Luke Walker, front, arriving at Heraklion Mixed Court in Crete where he is charged with murdering his girlfriend Chelsea Hyndman
A British man accused of murdering his girlfriend on the holiday island of Crete will return home for the first time in more than two years after he was granted bail.
Luke Walker, 24, of Brierley Hill near Dudley, West Midlands, has always denied killing 20-year-old Chelsea Hyndman. Chelsea, of Castleford, West Yorkshire, died after she was taken to hospital with abdominal pains in May 2010.
Greek prosecutors claim she was beaten by Walker, who is charged with one count of murder at Heraklion Mixed Criminal Court. But Walker says she fell during a night out in the nearby resort town of Malia, where the pair were living and working as bar staff.
After the four jurors were sworn in, Walker spoke through an interpreter to confirm his identity. He gave his occupation as electrician and told the three judges he lived in Stalis, a coastal resort in Crete.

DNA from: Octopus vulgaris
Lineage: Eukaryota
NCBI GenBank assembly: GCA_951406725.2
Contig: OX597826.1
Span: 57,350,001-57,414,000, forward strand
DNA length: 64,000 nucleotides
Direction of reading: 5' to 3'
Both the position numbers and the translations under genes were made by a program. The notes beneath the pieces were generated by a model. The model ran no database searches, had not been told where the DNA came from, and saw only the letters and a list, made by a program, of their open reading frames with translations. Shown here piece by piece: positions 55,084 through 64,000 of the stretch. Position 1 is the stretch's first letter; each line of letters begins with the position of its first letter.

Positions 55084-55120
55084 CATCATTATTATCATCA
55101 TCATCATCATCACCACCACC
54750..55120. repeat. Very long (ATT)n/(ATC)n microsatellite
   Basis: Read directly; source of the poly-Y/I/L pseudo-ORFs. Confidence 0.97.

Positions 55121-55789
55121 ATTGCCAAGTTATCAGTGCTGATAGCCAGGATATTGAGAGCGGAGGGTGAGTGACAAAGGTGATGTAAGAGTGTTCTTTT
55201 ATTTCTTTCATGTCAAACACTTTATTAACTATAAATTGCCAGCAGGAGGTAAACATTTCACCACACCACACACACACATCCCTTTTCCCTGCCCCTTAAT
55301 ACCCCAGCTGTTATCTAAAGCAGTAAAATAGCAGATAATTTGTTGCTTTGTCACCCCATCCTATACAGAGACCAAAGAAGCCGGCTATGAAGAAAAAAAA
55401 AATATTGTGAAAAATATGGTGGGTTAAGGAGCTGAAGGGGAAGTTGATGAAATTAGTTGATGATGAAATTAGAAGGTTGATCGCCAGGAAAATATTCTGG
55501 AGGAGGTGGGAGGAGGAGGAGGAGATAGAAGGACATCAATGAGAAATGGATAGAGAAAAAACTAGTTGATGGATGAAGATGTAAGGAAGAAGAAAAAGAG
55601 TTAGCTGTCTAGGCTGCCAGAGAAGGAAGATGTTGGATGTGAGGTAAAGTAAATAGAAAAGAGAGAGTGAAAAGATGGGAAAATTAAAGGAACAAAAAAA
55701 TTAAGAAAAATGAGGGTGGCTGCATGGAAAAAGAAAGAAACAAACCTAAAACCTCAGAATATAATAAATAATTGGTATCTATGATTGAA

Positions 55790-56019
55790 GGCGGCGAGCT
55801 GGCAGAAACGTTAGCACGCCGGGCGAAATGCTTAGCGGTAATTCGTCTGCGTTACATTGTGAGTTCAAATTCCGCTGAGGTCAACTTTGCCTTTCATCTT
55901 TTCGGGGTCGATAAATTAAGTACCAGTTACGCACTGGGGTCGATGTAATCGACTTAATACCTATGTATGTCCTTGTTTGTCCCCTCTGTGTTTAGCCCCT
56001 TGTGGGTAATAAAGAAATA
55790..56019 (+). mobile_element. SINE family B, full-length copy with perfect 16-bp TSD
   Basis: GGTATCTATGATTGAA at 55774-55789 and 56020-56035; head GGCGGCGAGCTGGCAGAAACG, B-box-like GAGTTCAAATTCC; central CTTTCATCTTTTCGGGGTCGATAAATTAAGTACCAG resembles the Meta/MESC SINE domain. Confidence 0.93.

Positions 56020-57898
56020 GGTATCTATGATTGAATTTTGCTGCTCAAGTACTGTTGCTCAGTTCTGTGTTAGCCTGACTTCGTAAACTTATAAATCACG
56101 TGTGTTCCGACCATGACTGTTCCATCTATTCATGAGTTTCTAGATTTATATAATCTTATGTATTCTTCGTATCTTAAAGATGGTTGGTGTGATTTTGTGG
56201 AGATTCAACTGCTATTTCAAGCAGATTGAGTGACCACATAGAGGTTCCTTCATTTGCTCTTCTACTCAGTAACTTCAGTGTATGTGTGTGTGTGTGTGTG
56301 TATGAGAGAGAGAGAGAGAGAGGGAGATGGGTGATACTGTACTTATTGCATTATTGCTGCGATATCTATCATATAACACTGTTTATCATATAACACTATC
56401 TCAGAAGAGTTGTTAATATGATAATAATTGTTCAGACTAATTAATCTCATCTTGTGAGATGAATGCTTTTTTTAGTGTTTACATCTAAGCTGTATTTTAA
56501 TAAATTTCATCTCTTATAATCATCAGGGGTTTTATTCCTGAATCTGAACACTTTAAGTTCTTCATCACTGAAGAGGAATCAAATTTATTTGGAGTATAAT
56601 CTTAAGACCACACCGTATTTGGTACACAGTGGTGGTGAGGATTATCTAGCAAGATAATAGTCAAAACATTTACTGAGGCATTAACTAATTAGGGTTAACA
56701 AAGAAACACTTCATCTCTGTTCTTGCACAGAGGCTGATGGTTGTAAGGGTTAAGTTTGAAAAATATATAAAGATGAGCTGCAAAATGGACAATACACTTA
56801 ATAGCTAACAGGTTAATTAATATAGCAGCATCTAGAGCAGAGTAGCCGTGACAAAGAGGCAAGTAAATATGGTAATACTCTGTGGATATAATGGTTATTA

The court sat for less than an hour before adjourning because key prosecution witnesses had not been summoned. Many of the witnesses who did attend had flown in from Britain. Chelsea's mother, Heather, and her family also watched proceedings from the front rows of the public gallery.
The Walkers' solicitor, George Pyromallis, asked that the defendant be allowed to return to England on bail. Walker has spent the last two and a half years in Crete, initially on remand for five months before he was granted bail on the condition he did not leave the island.
The Walker family were visibly emotional, some in tears, as the court granted him bail to the UK.
Speaking after the hearing, Luke said it was the "best outcome so far", adding: "I expected the trial to go ahead today - I thought this would be it now. I haven't even thought about what I'll do when I get home. It hasn't crossed my mind. I'm actually feeling a bit scared about it but it's amazing news. All I want to do is clear my name."
His parents, who have been splitting their time between Crete and England to support their son and help organise the case, said they were shocked by the development. "I'm just so glad he's going home," said his father, Patrick, who added that the case has put massive financial pressure on him and his wife, Lindy. "But to know it's not over and we still have the trial to come is hard."
Chelsea's family, who appeared upset, left without speaking to the media. No date for the trial has been fixed.